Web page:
St. Vincent lefty making waves
Once or twice a week last summer, St. Vincent College pitcher Max Henry would head to the back yard of his Latrobe home to work on his control. The Latrobe graduate would tape a box representing the strike zone on a wall then begin to pitch.
"I would just pick a spot, like up and in, out and in, low and away, low and in, and I would throw 10 each to that spot," Henry said. "I wouldn't chart myself, but I would think about how many times I hit that spot."
The goal was to make himself a better, more consistent pitcher, and judging by his first two starts of the season, it appears he's succeeded.
The sophomore left-hander is 2-0 with a 2.03 ERA this season for the red-hot Bearcats (8-2). He was named the Presidents' Athletic Conference Pitcher of the Week on March 12 after pitching a complete game in his first outing of the season, an 8-1 victory over Cazenovia (N.Y.).
"I take it as a great accomplishment to be recognized after a first start like this, but I don't want to take all the credit," Henry said. "There was a lot of good defense played behind me."
The PAC honor isn't the first time Henry has made a name for himself at St. Vincent. Last season, he set a school record when he struck out 13 batters in a victory over Bethany (W.Va.), a performance for which he drew Pitcher of the Week honors from the National College Baseball Writers Association. For the season, he notched 45 strikeouts in 28 1⁄3 innings.
Still, Henry looked at his overall statistics -- 2-0 with a 5.40 ERA and 12 walks in those 28-plus innings -- and thought he needed to get better.
"I had a problem last year," Henry said. "Yeah, I would get 10 strikeouts, (but) I would walk six guys. I'd throw a lot of balls."
So began the exercises in the back yard. Henry also credited his American Legion coach, Jason Bush -- a former St. Vincent assistant -- for helping him with his accuracy.
St. Vincent coach Mick Janosko also had his southpaw in mind over the off-season. Janosko hired Adam Dukate -- a lefty who pitched at California (Pa.) -- as graduate assistant in order to work with the pitchers.
Dukate said a big reason Henry is succeeding this season is because he's mixing his pitches, throwing a greater number of breaking balls and off-speed pitches, along with his fastball.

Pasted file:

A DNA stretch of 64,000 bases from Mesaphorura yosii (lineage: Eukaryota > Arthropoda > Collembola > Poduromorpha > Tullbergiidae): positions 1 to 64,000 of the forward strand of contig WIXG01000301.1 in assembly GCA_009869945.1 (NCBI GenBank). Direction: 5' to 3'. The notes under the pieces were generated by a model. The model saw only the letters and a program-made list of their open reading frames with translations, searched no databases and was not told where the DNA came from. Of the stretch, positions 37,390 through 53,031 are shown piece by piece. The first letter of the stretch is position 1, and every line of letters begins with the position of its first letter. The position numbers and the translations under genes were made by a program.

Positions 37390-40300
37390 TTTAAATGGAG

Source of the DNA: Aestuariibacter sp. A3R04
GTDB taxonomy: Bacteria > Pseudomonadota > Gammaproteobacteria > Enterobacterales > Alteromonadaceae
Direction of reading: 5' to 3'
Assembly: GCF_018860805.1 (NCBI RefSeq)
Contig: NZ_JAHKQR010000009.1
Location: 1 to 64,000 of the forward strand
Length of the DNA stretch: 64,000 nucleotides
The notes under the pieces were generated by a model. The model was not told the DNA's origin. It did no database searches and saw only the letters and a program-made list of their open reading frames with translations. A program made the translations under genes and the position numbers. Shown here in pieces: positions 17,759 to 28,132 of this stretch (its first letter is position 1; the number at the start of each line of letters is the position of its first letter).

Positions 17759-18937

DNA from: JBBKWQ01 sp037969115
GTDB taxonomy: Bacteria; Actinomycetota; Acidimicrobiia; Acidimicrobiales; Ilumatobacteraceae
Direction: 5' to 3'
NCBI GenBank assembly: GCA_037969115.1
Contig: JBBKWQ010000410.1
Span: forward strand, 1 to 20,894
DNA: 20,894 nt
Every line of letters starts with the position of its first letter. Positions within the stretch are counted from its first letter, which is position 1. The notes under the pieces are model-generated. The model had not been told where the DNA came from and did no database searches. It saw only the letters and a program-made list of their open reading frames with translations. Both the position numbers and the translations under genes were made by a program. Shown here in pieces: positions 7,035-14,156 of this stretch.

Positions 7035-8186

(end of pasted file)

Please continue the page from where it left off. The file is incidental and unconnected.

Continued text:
"As a former pitcher myself, (that's) something I probably didn't grasp as well as he grasps at his age," Dukate said. "It took me a long time to learn how to pitch, and I think Max is doing a good job of picking it up quickly, learning how to change speeds and learning how to (control) the tempo of the game."
Henry said he throws a curveball, change-up and a "seldomly used" knuckleball with his fastball, which was clocked at 88 MPH against Cazenovia.
He also brings to the mound an imposing frame -- at 6-foot-5 and 240 pounds, Henry is the biggest player on the Bearcats' roster -- and a healthy amount of motivation. Henry was cut from the Latrobe baseball team as a sophomore and played only tennis afterward. He made it to St. Vincent largely thanks to his dominance playing for the Latrobe American Legion team.
"Every time I step on the mound I think about it, but I just use it as motivation to prove people wrong," Henry said.
The lack of high school experience may explain why Henry is still learning some of the nuances of pitching. It also may explain why his coach believes his sophomore pitcher has such a high ceiling.
"We feel very strongly that as he continues to improve with his overall conditioning, he can be in the 90s consistently (with his fastball)," Janosko said. " ... I don't think he's completely reached his potential yet, and he's already got (scouts) looking at him. With continued hard work and continued discipline and understanding, I think Max has as good of a shot as anybody to go to the next level."